And in Louisiana, the Trump campaign has moved more quickly and invested more time than the Cruz campaign in courting some unbound delegates who are free agents on the first vote.

Following Trump’s decisive wins last week in Connecticut, Rhode Island, Maryland, Delaware and Pennsylvania, the Cruz campaign downplayed the loss, saying it amounted mainly to a victory in Northeastern states that are unlikely to vote Republican in November. Instead, Cruz’s chief delegate counter Ken Cuccinelli sought to place the focus on the delegate fight, claiming the Cruz campaign’s grassroots efforts outmatch Trump’s.

“We’re absolutely destroying them in that contest, and how anyone thinks someone running for president can run a presidential campaign with almost no grassroots effort, is beyond me,” Cuccinelli said on a recent episode of ABC News’ “Powerhouse Politics” podcast.

But Mike Stuart, co-chairman of the Trump Campaign in West Virginia, who is helping lead Trump’s grassroots efforts in the Mountain State, took exception to Cuccinelli’s claim.

“I think it's as delusional as the Cruz campaign is today,” he told ABC News. “When I hear this out-of-stater telling me about the grassroots efforts in my state, where I grew up, and have been involved in politics for decades, it's not believable.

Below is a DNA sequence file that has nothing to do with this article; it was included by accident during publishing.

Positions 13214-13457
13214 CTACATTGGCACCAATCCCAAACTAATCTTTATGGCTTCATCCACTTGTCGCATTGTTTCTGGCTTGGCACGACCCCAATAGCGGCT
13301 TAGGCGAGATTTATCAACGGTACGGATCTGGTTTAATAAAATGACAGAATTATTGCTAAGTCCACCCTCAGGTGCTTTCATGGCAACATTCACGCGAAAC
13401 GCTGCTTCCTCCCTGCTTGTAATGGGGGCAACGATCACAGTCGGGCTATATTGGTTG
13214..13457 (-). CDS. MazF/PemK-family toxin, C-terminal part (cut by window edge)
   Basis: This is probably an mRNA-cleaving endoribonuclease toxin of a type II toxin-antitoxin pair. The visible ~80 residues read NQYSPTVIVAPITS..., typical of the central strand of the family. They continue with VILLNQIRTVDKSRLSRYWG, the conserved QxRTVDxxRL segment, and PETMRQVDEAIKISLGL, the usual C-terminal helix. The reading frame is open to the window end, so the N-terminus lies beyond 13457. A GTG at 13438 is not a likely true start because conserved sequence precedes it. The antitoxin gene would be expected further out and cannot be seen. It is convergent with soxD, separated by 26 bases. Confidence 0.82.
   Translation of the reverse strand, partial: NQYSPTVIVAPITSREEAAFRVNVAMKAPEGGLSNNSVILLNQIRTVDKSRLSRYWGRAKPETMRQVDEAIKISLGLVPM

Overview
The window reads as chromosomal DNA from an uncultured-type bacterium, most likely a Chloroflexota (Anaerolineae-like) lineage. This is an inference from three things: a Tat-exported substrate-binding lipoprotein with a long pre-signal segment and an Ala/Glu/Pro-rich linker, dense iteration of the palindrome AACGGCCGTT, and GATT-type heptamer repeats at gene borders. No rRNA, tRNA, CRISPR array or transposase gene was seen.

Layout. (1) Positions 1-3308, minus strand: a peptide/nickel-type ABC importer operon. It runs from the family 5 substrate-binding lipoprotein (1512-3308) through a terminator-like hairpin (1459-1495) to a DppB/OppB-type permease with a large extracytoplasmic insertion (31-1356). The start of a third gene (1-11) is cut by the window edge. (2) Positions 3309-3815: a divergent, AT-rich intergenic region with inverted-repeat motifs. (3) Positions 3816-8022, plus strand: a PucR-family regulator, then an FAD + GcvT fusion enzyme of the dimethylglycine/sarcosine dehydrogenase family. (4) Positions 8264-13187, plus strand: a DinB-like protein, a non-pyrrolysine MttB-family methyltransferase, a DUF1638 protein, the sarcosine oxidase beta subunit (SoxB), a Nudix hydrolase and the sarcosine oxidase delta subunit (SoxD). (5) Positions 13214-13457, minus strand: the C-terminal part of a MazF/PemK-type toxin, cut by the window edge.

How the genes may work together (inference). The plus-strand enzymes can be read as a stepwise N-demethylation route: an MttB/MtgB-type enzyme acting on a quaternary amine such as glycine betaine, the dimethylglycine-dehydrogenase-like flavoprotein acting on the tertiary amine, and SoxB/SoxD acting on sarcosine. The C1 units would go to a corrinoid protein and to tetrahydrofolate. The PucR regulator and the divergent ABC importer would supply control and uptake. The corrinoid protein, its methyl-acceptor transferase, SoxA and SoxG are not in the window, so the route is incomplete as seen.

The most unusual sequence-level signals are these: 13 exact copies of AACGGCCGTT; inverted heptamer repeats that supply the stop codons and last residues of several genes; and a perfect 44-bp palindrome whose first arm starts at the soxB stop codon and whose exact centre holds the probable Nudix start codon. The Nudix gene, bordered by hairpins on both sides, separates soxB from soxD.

“His comment bears of a lot of wishfulness and hopefulness, but I’m dealing with the reality of how to win in West Virginia. We’re the only campaign with a slate because we understand how the process works.

“I believe our slate of delegates will stick with Mr. Trump through the first ballot, the fifth ballot and even the 20th ballot, if we have to go that far,” he added. “I’m comfortable our team is going to stay with us.”

In Louisiana, despite some reports that the state’s 10 uncommitted delegates will likely vote for Cruz on the first ballot at the Republican convention, ABC News has identified only one unbound delegate committed to the Texas senator, as he and Trump continue to jockey for delegates there.

Kirk Williamson, a delegate formerly bound to Sen. Marco Rubio who is now uncommitted, told ABC News he receives phone calls from staffers in the Cruz and Trump campaigns about once a week. He characterizes these talks as “open-ended conversations.”

“I tell them what I tell you,” he said. “I haven’t made up my mind at this point.”

Leslie Tassin, another unbound Louisiana delegate who was allocated to represent Rubio at the convention but now says he’s uncommitted, told ABC News the Trump campaign made contact with him before the Cruz camp. The Trump staffer apparently also invested more effort into courting him.

“We had a Trump person come to my house and spent an hour and a half,” Tassin said.

Two weeks later, a Cruz campaign staffer in Houston called him on the phone, he said.

“I said, ‘What took you so long to call?’” Tassin said, recalling his discussion. “They said, ‘We weren’t organized. Now we’re organized.’”

ABC News’ Candace Smith, Alana Abramson and Ines De La Cuetara contributed to this reporting